Sonic Animal explores speciation in the age of technology. Fifteen wearable sound sculptures will be activated in live installations at venues including corporate, educational, contemporary art and industrial spaces. The sculptures will be adapted across the series in response to the behaviors exhibited by the performers wearing them.
Each performer’s journey, expressing their tasks in relationship to their acoustic environment, highlights questions about our own relationship to maintaining balance in a technology-saturated world. Taken as either a metaphor for an augmented form of evolution or an analysis of a simple factory product’s development, we are juxtaposing organic development and manufactured development in order to challenge audiences to define for themselves where they draw the line between organic and inorganic. Sonic Animal is grounded in a modern day reality of body meeting technology, sparking subjective questioning of one’s own personal identity and social evolution.
Sonic Animal will offer a poetic rendering of cyber-speciation as a metaphor for our contemporary culture’s co-evolving relationship with technology. The sound art and performance scores will represent our humanity: sensitivity to our visera and the drive to communicate. The wearable sculptures will represent the possibilities and limitations of corporeal form, interlaced with questions of technological balance. The live performances are a chance to explore our desires for collaborative expansion and displaying the real-time articulation of this moment in our collective history.
The central core of his performance work is on-going art practice called the Somatic Natural History Archive (SNHA), in which he is using his body to physically rendering the embodied histories of 10,000 plants and animals. SNHA is influenced by his training in contemporary dance, including his work with Deborah Hay and JoAnna Mendl Shaw. His methods are based on contemporary performance scoring practices, Western figurative drawing techniques and Zen calligraphy. His work emphasizes systematic documentation and categorization, which bares traces of his work in cognitive science research (from 2001-2005 he collaborated on a series of research projects looking at cognitive development in children at the Harvard Lab for Developmental Studies and Harvard Medical Schools’ Music Neuroimaging Lab).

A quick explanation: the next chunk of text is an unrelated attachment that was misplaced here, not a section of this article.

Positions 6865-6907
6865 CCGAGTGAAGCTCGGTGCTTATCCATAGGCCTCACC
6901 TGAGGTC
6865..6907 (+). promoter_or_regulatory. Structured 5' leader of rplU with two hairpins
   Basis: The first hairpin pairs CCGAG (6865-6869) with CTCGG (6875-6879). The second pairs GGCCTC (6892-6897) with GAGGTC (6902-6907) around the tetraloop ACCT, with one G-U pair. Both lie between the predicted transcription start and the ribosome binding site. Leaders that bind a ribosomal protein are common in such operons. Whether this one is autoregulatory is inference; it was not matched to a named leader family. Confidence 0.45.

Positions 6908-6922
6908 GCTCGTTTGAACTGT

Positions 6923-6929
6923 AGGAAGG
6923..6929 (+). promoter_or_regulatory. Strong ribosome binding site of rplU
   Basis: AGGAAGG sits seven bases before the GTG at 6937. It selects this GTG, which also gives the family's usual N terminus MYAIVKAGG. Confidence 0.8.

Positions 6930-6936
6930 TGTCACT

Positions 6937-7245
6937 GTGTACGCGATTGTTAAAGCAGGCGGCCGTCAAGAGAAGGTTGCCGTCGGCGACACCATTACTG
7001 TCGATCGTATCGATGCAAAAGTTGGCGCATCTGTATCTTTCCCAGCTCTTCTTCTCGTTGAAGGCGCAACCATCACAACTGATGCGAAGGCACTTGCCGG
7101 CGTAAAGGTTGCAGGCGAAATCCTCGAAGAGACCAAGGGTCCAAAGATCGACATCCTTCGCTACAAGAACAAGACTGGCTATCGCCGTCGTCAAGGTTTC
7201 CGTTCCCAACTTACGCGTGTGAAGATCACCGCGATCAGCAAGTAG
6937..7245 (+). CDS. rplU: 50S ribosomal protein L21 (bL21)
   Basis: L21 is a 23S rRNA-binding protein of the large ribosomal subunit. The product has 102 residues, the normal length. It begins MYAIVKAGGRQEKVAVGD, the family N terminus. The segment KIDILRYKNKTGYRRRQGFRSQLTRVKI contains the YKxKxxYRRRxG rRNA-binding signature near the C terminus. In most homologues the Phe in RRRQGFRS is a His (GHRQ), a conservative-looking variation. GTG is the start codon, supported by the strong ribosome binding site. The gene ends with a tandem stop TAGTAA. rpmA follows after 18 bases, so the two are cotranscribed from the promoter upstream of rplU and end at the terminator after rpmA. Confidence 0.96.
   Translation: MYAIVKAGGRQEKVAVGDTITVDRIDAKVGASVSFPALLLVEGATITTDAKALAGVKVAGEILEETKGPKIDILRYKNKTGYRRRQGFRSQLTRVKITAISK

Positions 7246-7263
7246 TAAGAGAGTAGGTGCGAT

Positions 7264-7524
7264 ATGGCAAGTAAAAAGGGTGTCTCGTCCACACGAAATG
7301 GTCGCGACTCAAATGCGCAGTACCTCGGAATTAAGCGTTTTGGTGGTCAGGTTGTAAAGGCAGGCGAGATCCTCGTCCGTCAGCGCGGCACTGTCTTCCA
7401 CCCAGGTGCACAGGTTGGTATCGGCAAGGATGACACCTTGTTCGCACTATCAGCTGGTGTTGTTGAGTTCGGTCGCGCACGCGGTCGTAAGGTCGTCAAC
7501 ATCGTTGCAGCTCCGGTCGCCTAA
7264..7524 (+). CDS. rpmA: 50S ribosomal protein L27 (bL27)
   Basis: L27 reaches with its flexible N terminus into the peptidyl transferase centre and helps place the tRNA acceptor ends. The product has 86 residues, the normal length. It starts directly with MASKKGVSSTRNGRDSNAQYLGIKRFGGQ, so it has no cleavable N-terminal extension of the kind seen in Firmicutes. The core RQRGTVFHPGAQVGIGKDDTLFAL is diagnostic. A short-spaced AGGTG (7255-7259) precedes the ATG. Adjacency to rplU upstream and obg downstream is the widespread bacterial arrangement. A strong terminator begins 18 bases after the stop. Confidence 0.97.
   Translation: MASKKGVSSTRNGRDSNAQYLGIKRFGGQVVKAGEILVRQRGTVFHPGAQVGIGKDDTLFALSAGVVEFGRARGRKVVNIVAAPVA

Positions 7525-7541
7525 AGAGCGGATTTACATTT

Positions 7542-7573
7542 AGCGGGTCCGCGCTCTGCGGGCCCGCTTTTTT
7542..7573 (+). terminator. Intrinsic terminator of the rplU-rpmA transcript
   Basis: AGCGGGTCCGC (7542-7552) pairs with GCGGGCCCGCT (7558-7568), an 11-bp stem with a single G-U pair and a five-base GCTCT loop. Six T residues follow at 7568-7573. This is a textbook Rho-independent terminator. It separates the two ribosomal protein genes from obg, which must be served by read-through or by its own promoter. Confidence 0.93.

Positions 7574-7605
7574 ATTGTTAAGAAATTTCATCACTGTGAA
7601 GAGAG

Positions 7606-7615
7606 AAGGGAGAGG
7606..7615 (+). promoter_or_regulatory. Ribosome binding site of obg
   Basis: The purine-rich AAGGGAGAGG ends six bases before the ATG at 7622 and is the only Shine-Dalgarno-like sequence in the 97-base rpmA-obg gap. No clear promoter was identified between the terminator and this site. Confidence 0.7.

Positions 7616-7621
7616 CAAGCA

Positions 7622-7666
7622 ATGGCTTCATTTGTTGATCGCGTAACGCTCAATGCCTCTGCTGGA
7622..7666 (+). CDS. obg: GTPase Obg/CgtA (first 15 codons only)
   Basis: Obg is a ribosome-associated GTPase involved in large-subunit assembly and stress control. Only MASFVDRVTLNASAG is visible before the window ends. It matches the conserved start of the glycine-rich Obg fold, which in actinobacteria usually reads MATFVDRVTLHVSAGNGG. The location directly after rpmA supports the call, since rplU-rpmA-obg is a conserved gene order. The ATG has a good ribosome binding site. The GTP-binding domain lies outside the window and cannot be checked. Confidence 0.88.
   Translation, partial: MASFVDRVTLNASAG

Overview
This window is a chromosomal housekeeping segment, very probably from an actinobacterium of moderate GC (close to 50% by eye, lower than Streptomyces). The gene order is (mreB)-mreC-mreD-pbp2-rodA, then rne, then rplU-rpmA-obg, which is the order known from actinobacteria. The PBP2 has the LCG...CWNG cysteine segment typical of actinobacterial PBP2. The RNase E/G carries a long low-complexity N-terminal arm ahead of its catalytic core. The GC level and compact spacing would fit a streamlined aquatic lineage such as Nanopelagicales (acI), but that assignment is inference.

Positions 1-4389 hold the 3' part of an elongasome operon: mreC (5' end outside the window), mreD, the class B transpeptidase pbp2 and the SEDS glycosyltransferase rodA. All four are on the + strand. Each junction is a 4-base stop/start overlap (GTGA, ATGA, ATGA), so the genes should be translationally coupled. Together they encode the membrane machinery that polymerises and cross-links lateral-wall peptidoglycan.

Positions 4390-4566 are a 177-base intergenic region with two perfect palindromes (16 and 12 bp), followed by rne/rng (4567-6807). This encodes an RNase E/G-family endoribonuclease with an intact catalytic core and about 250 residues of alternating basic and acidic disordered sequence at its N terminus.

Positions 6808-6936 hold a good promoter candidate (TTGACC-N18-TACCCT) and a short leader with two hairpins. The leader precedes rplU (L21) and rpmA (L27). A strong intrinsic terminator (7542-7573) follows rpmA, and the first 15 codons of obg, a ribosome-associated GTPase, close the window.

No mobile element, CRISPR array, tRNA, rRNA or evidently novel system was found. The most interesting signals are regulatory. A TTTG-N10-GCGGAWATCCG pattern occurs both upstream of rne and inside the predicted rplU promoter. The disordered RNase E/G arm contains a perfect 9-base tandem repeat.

His work has been presented at the Boston Institute for Contemporary Art (MA), Intersection for the Arts/5M (CA), Jay Etkin Gallery (Santa Fe, NM). He has been in residence at the Santa Fe Art Institute, Movement Research (NYC), Interdisciplinary Lab for Art, Nature and Dance (NYC), Lab for Independent Scholars (NYC), and Green Street Studios (MA). Awards include Jerome Foundation Travel Fund, Puffin Foundation, and the Somerville Artist Fellowship.
Click here to learn more about Karl.
This work involves performances choices based on sculptural restrictions and found sound. Conceptually, it is influenced by John Cage’s use of ‘chance operations’ and development of doctored instruments. Stephen Vitiello’s epic World Trade Center residency in 1999, touches on site-specificity aspects, turning incidental atmospheric noises into mesmerizing soundscapes that altered how surrounding environment was perceived. While Kant could entertain the fantasy of chimeras, he could not forsee that they would one day exist as objects of experience. Stelarc’s idiosyncratic performances which often involve robotics integrated with his body somehow harken to Sonic Animal’s physical play with questioning our technological facades. Tamara’s past work with rupturing audio/visual references crossed with her thematic roots based in balance within a modern world underpins her viewpoint into Sonic Animal. Karl is informed by his recent work on the Somatic Natural History Archive, his exploration of the life history embodiment of 10,000 plants and animals.
Sonic Animal is designed for a general public. Efforts will be made to collaborate with venues beyond traditional contemporary-art spaces in order to reach the general public. In particular, my collaborator is developing an interactive movement workshop for children ages of 7-12 that will take place as an accompanying educational component at select venues. We believe music and dance audiences will be particularly drawn to the performative elements, while visual arts audiences we will be attracted to the wearable sculptures themselves and the conceptual framework of the project.
Please visit again soon for more information on the development of Sonic Animal…